Protesters from across the country are loading up on trains, planes, buses and carpools for the Women's March on Washington on Saturday, the day after President Donald Trump's inauguration.

NPR reports that organizers are expecting about 200,000 people to march on the National Mall. CNBC reports that another 600 "sister marches" are planned around the world for Saturday, too. It's estimated some 1.2 million people from Toronto to London, and even Iraq, will march in solidarity with the protesters in Washington.

The massive march was planned just weeks after being tossed around as an informal idea on the internet. ABC News reports that shortly after the election, Hawaiian grandmother Teresa Shook asked her female Facebook friends if they wanted to march together on Washington on Trump's inauguration day.

From there, the Women's March quickly took on a life of its own.

What started out as a protest to President Trump's victory against Democratic nominee Hillary Clinton is now being called a rally cry to remind the country of the need to protect and expand women's rights.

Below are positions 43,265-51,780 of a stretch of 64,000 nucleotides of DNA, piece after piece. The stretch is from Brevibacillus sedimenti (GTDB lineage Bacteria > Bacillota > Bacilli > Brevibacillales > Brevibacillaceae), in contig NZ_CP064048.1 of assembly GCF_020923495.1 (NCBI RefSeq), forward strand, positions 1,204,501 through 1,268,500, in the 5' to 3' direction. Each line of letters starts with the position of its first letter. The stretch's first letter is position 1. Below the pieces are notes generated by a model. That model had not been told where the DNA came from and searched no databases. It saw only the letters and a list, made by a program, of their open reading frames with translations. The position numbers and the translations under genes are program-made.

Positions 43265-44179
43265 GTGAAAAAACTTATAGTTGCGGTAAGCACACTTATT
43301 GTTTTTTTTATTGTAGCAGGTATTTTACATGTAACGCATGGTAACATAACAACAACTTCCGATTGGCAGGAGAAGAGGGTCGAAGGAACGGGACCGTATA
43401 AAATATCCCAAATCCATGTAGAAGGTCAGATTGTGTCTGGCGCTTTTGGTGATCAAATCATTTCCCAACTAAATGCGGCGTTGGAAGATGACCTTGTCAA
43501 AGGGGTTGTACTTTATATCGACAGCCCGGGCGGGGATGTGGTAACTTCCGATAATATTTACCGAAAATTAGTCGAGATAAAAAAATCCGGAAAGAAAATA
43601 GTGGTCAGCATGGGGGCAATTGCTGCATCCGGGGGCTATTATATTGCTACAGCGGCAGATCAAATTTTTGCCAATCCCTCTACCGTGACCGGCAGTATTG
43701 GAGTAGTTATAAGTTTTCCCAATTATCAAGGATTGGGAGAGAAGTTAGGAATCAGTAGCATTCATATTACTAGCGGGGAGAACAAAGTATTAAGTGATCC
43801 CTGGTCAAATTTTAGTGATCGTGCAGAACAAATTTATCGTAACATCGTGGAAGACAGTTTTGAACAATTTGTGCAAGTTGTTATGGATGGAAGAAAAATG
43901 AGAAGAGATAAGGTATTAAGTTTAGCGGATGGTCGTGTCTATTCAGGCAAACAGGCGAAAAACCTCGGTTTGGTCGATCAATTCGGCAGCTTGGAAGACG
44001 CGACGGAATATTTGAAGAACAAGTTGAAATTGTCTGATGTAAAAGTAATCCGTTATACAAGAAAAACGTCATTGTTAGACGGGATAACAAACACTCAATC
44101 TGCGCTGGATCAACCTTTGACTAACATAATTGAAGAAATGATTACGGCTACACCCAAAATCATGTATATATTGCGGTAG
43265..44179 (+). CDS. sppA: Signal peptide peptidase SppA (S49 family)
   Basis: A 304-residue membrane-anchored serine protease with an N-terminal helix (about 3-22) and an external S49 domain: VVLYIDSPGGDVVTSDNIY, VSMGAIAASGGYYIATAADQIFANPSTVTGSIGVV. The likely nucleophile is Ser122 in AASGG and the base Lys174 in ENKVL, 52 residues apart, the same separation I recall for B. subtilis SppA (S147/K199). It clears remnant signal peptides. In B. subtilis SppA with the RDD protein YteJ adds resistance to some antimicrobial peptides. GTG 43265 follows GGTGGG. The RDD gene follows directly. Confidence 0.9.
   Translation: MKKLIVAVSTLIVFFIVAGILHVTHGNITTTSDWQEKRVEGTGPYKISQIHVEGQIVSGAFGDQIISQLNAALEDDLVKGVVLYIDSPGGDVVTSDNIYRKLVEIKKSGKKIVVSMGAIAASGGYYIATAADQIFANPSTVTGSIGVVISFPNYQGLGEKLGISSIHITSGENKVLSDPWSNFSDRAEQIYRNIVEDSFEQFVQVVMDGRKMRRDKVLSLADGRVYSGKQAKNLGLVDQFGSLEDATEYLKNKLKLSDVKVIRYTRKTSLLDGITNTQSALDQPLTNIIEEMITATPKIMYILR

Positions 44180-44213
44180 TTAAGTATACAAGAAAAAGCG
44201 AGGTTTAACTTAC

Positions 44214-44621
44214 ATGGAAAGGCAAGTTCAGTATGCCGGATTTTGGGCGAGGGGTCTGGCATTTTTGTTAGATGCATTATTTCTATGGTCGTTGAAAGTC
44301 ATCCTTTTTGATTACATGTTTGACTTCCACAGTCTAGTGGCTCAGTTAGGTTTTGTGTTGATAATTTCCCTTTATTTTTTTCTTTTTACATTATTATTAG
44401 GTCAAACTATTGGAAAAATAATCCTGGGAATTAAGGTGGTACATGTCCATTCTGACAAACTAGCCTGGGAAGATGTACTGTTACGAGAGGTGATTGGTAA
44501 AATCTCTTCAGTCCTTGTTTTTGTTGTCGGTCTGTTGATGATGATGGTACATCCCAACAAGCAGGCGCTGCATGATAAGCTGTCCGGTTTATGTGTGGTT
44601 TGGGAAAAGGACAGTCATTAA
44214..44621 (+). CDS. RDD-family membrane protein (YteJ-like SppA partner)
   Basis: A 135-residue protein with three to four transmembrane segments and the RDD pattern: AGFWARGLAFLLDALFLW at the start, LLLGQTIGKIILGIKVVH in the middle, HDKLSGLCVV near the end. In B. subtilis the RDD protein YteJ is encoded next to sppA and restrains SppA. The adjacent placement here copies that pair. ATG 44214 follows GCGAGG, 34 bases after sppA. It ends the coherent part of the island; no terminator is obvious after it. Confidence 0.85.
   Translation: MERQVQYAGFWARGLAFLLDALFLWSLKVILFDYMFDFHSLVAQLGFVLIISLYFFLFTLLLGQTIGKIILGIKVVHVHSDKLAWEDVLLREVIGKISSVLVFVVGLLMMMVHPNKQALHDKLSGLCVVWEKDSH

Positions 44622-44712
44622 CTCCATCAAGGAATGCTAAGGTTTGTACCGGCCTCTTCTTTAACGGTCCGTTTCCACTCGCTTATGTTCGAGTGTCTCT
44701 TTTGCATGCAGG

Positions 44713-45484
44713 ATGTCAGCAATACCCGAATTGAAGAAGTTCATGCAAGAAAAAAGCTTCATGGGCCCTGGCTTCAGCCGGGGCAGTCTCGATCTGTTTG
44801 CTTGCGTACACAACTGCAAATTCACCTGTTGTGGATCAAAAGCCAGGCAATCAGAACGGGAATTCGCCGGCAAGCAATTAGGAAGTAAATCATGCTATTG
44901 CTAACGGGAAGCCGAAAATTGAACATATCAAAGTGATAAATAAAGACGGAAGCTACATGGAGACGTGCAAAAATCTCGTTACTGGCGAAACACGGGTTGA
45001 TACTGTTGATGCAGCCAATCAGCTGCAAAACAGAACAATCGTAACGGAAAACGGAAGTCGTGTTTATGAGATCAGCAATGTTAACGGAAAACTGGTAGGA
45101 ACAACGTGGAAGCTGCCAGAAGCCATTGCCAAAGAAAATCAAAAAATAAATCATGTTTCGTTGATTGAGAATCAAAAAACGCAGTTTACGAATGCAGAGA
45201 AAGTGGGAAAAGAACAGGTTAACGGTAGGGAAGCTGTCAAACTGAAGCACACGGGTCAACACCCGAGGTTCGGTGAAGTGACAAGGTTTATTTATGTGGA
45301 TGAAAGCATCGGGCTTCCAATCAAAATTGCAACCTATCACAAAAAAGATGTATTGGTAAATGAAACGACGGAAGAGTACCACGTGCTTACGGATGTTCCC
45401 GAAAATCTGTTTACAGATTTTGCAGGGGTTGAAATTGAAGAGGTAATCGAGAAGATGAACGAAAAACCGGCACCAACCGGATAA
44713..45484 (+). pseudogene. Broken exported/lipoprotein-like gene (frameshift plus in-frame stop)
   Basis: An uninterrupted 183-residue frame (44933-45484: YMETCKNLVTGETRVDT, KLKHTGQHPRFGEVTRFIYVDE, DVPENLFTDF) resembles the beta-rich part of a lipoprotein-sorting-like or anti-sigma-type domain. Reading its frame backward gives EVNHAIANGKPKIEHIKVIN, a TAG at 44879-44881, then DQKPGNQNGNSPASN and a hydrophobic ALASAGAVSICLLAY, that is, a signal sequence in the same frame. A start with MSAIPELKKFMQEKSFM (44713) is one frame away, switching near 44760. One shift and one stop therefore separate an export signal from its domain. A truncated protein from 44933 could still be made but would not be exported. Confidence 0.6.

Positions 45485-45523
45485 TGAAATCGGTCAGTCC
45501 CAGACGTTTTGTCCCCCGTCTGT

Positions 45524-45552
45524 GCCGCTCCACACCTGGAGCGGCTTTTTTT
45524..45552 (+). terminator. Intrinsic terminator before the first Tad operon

According to CNBC, the Women's March website lists its mission statement as, "In the spirit of democracy and honoring the champions of human rights, dignity, and justice who have come before us, we join in diversity to show our presence in numbers too great to ignore."

While women are a major voting category, this group is diverse. Protesters marching on the District of Columbia will be advocating for everything from abortion rights to the wage gap and expanded paid family leave.

A Women's March organizer, Carmen Perez, told NPR the protest is also about highlighting the inequalities faced by women of color, "This march was initially put together by white women, and a lot of women of color felt they weren't part of the conversation ... We have to make sure that we look up, that we begin to really coordinate our efforts."

The Women's March on Washington will begin at 10 a.m. Saturday, January 21. The rally is expected to last four hours. NPR reports it will kick off near the National Museum of the American Indian with speeches by Angela Davis, Gloria Steinem and the mothers of Trayvon Martin and Eric Garner.

The D.C. Metro will also be opening two hours early on Saturday to accommodate the influx of people trying to get to downtown Washington.